Interview: BJP candidate and ‘Mysuru Maharaja’ Yaduveer Wadiyar wants to script his own destiny

In an exclusive conversation, Yaduveer discussed his jump into electoral politics, plans, and what it was like fighting on the chief minister's home turf.

ByNolan Patrick Pinto

Published Apr 17, 2024 | 9:00 AMUpdatedApr 17, 2024 | 10:39 PM

Yaduveer Krishnadatta Chamaraja Wadiyar

Yaduveer Krishnadatta Chamaraja Wadiyar, the scion of the erstwhile Mysuru royal family, will be fighting the Lok Sabha elections from the Mysuru-Kodagu Parliamentary Constituency in Karnataka as a BJP candidate.

In an exclusive conversation with South First, Yaduveer Wadiyar discussed why he jumped into electoral politics, his plans, and what it is like fighting on the chief minister’s home turf.

Edited excerpts:

Q. Why should the people of the Mysuru-Kodagu LS constituency vote for Yaduveer Wadiyar?

A. In the last 10 years, the work done by Prime Minister Narendra Modi and BJP has been tremendous. It has benefited a large number of people across the country, including in the Mysuru-Kodagu area as well. There have been a lot of development works that benefited the people here, and a lot more are already in the process of being implemented.

Alongside that, the various schemes that have come in have also benefited people locally. People will vote on that basis, besides the fact that we require an organic development of both districts in the sense that we pride our heritage and our nature in both areas developing organically.

Q. The Mysuru and Kodagu districts have their own individual problems and aspirations. Do you have a plan to tackle them individually?

A. Both have their own aspirations that are uniquely aligned. The fact that they both have a very ancient history, the fact that they both have a very ancient heritage and are both heavily reliant on tourism as well, allows us for a more streamlined approach than what would be seen on the surface. Certainly, in that sense, we will work towards that.

If you have to go in-depth, obviously there are key issues in Kodagu and key issues in Mysuru — the Hunsur and Periyapatna areas as well — that require urgent attention.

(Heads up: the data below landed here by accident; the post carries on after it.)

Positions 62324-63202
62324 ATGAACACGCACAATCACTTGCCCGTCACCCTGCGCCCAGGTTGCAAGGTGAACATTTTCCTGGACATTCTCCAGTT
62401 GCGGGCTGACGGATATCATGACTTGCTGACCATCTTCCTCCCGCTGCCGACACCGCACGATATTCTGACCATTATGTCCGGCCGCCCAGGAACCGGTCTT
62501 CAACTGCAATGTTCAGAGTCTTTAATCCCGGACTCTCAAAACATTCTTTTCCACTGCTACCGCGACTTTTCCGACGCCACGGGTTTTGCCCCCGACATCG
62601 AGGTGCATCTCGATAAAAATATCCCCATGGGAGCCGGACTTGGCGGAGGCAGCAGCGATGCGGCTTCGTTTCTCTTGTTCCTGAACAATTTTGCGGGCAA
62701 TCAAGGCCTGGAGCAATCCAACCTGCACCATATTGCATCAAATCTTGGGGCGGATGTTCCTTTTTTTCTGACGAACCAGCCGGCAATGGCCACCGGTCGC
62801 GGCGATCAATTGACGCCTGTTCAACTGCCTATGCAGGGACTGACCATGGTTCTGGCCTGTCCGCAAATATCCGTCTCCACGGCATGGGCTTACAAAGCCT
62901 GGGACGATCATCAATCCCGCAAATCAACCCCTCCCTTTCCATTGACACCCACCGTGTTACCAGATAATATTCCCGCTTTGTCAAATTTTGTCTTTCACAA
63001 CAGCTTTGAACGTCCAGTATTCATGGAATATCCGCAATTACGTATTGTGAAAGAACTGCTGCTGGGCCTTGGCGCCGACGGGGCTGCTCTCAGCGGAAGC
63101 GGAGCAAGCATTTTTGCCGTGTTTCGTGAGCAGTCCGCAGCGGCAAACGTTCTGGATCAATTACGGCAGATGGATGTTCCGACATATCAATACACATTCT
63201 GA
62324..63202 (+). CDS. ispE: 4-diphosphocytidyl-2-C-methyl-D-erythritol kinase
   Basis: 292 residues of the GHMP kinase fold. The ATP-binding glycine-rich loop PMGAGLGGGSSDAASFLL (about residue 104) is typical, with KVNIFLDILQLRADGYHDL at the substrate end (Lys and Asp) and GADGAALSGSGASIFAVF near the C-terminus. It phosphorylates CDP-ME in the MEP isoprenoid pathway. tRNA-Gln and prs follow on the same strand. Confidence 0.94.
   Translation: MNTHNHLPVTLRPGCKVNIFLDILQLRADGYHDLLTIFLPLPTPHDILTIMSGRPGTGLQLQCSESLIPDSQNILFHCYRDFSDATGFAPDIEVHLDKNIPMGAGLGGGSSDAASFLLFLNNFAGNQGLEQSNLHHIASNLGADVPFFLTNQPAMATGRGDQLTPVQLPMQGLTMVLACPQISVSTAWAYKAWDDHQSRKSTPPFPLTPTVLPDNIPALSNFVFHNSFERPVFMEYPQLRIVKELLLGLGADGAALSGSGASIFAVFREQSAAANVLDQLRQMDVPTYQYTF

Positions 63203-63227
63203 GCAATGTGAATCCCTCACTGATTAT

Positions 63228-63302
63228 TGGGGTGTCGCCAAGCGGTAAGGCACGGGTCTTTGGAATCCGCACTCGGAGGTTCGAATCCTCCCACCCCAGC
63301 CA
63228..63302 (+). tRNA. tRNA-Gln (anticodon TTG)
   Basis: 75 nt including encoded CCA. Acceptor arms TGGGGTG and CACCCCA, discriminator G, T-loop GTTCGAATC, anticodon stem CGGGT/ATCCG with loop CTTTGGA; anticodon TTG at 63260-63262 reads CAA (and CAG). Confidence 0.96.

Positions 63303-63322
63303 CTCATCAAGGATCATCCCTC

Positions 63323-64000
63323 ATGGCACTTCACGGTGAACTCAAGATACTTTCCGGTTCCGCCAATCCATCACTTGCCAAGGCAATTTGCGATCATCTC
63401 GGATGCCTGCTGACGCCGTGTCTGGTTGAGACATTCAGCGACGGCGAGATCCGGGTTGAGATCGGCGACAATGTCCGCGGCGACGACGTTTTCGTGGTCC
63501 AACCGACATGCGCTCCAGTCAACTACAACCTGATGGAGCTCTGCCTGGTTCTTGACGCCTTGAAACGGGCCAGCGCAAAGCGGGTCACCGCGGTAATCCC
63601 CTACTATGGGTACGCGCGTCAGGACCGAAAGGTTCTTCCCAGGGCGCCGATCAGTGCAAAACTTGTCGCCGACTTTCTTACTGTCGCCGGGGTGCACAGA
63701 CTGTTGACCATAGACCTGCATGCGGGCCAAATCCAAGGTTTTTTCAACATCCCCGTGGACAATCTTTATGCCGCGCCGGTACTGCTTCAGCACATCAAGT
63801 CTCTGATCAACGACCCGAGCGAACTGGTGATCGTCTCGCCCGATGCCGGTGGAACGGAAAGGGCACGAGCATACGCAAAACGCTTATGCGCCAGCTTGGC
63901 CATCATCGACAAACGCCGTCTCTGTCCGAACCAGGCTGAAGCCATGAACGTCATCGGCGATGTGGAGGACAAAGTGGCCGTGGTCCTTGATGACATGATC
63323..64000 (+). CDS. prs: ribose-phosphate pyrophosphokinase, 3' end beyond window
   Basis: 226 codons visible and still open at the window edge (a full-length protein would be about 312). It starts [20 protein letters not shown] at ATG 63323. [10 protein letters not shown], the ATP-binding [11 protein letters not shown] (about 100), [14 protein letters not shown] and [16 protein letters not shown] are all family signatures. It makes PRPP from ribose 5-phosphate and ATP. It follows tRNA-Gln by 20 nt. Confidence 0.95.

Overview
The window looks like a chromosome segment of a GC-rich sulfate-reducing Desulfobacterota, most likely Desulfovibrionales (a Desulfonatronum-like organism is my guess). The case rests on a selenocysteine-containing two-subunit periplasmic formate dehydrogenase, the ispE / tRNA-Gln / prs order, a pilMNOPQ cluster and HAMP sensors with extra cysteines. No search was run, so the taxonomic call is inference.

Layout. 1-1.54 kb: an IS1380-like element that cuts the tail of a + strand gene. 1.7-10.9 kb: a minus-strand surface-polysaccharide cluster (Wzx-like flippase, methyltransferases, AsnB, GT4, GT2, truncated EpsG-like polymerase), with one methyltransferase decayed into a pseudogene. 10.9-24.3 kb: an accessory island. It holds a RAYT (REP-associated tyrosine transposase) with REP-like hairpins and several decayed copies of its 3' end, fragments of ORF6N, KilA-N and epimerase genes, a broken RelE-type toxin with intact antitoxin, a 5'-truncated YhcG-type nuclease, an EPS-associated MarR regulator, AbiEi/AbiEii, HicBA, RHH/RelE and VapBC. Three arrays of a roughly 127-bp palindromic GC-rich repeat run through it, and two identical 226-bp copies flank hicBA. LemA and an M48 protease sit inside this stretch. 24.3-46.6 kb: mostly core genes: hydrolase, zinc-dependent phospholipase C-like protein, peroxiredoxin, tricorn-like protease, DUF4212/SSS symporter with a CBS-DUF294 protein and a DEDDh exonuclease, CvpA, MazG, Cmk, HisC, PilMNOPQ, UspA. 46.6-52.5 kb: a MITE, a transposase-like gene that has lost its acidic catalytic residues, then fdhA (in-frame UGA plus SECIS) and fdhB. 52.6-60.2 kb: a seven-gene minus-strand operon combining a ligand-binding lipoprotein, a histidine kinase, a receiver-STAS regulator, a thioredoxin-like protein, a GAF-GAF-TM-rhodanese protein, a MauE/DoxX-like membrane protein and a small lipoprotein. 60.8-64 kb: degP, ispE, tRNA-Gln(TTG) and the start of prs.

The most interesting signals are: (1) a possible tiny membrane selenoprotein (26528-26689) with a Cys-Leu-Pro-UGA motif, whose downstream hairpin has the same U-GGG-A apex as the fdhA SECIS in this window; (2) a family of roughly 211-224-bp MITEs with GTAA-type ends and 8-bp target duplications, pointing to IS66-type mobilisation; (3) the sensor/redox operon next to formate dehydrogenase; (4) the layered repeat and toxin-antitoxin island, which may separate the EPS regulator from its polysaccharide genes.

Those will be tackled with the help of the local leaders and the local people, who are very much aware of the issues.

We will take all of their concerns on record and then see how we can better implement schemes and deliver on a more long-term vision.

Q. PM Modi addressed a huge gathering on Sunday, 14 April in Mysuru. Since this is your first election, did he give you any word of advice or suggestions?

A. In the last 10 years, BJP has made abundant promises and has seen them go through. The prime minister is now looking at India becoming more economically developed. His message itself is an inspiration to us all.

If he is willing to work so hard, we should follow suit and see that our commitment locally is as vigorous as his own, and that we work as a bridge for his vision for the country.

Also Read: PM Modi showers Deve Gowda with praise in Vokkaliga belt of Mysuru

Q. What made you decide to take this plunge into electoral politics?

A. We need to do social service at a bigger level. In today’s system, it is best done through politics by being the people’s representative.

Politics obviously becomes a little bit more during election time, but we have to conduct our affairs by taking everybody along after that.

Q. A large number of citizens in Mysuru wanted you to remain apolitical. There was also an appeal on social media requesting you to avoid taking this route.